Many will claim that Obama was stymied by a Republican Congress. But the primary policy framework Obama put in place – the bailouts, took place during the transition and the immediate months after the election, when Obama had enormous leverage over the Bush administration and then a dominant Democratic Party in Congress. In fact, during the transition itself, Bush’s Treasury Secretary Hank Paulson offered a deal to Barney Frank, to force banks to write down mortgages and stem foreclosures if Barney would speed up the release of TARP money. Paulson demanded, as a condition of the deal, that Obama sign off on it. Barney said fine, but to his surprise, the incoming president vetoed the deal. Yup, you heard that right — the Bush administration was willing to write down mortgages in response to Democratic pressure, but it was Obama who said no, we want a foreclosure crisis. And with Neil Barofsky’s book ”Bailout,” we see why. Tim Geithner said, in private meetings, that the foreclosure mitigation programs were not meant to mitigate foreclosures, but to spread out pain for the banks, the famous “foam the runway” comment. This central lie is key to the entire Obama economic strategy. It is not that Obama was stymied by Congress, or was up against a system, or faced a massive crisis, which led to the shape of the economy we see today. Rather, Obama had a handshake deal to help the middle class offered to him by Paulson, and Obama said no. He was not constrained by anything but his own policy instincts. And the reflation of corporate profits and financial assets and death of the middle class were the predictable results.

Here’s economist Robert E. Prasch noting the flaws in Obama’s advisers and strategy in the wake of his first election:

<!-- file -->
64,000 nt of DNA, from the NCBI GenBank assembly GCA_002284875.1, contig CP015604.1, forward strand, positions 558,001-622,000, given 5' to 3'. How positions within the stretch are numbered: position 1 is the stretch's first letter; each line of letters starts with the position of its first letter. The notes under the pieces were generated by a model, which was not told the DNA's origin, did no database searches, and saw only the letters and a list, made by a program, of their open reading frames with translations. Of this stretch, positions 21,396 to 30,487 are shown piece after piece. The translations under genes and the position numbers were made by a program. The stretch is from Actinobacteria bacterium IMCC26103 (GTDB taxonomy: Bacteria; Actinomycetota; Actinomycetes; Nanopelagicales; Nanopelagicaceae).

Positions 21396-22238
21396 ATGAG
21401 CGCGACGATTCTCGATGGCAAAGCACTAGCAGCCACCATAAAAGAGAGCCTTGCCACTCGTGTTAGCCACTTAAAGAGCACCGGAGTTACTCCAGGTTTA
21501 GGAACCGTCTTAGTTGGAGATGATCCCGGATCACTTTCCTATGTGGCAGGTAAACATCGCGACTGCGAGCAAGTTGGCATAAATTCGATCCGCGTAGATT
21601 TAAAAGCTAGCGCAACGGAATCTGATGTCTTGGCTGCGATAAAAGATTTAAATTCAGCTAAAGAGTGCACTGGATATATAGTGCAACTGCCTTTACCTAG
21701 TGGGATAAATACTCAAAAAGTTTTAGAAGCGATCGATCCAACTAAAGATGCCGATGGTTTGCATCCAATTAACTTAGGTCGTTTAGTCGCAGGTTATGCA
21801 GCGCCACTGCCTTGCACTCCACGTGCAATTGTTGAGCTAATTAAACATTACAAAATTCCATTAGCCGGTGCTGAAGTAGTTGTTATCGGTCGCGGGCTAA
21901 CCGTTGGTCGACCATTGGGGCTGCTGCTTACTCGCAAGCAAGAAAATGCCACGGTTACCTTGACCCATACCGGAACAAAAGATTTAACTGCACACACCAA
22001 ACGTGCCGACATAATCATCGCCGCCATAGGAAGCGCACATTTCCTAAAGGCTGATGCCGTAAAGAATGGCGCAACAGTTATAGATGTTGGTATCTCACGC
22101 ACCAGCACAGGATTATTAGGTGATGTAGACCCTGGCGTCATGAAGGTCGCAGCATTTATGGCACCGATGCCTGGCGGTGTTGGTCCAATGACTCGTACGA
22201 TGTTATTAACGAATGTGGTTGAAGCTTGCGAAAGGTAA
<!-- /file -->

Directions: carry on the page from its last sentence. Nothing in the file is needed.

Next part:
The reason underlying this monumental failure is not hard to find.  President-Elect Obama and his inner circle fundamentally misjudged the political moment.  The nation was clearly demanding significant change – so much so that they were willing to elect an unseasoned—Black—politician (remarkable given the U.S.’s unflinching history of racism).  Yet Obama and his inner circle somehow convinced themselves that recycling the tired old idea of “triangulation” from the Clinton first term would be their best play.  To that end, Barack Obama and his senior advisors immediately set about alienating their core supporters.  Within two weeks of election day, the Administration announced that Lawrence Summers and Timothy Geithner–the individuals whose previous records individually and collectively defined what it meant to be monumental failures as public servants–would be placed in charge of the economic recovery.  Their appointments indicated, and their performances amply confirmed, that whatever “hope and change” meant as a slogan, it would in no way apply to the president’s economic policies.  They have, without a doubt, restored Wall Street’s fortunes – what they have not done is restore the fortunes of anyone else.

In short, President Obama showed, through his advisers and early actions as President, that he was interested in recovery for financial elites while average people remained a secondary priority.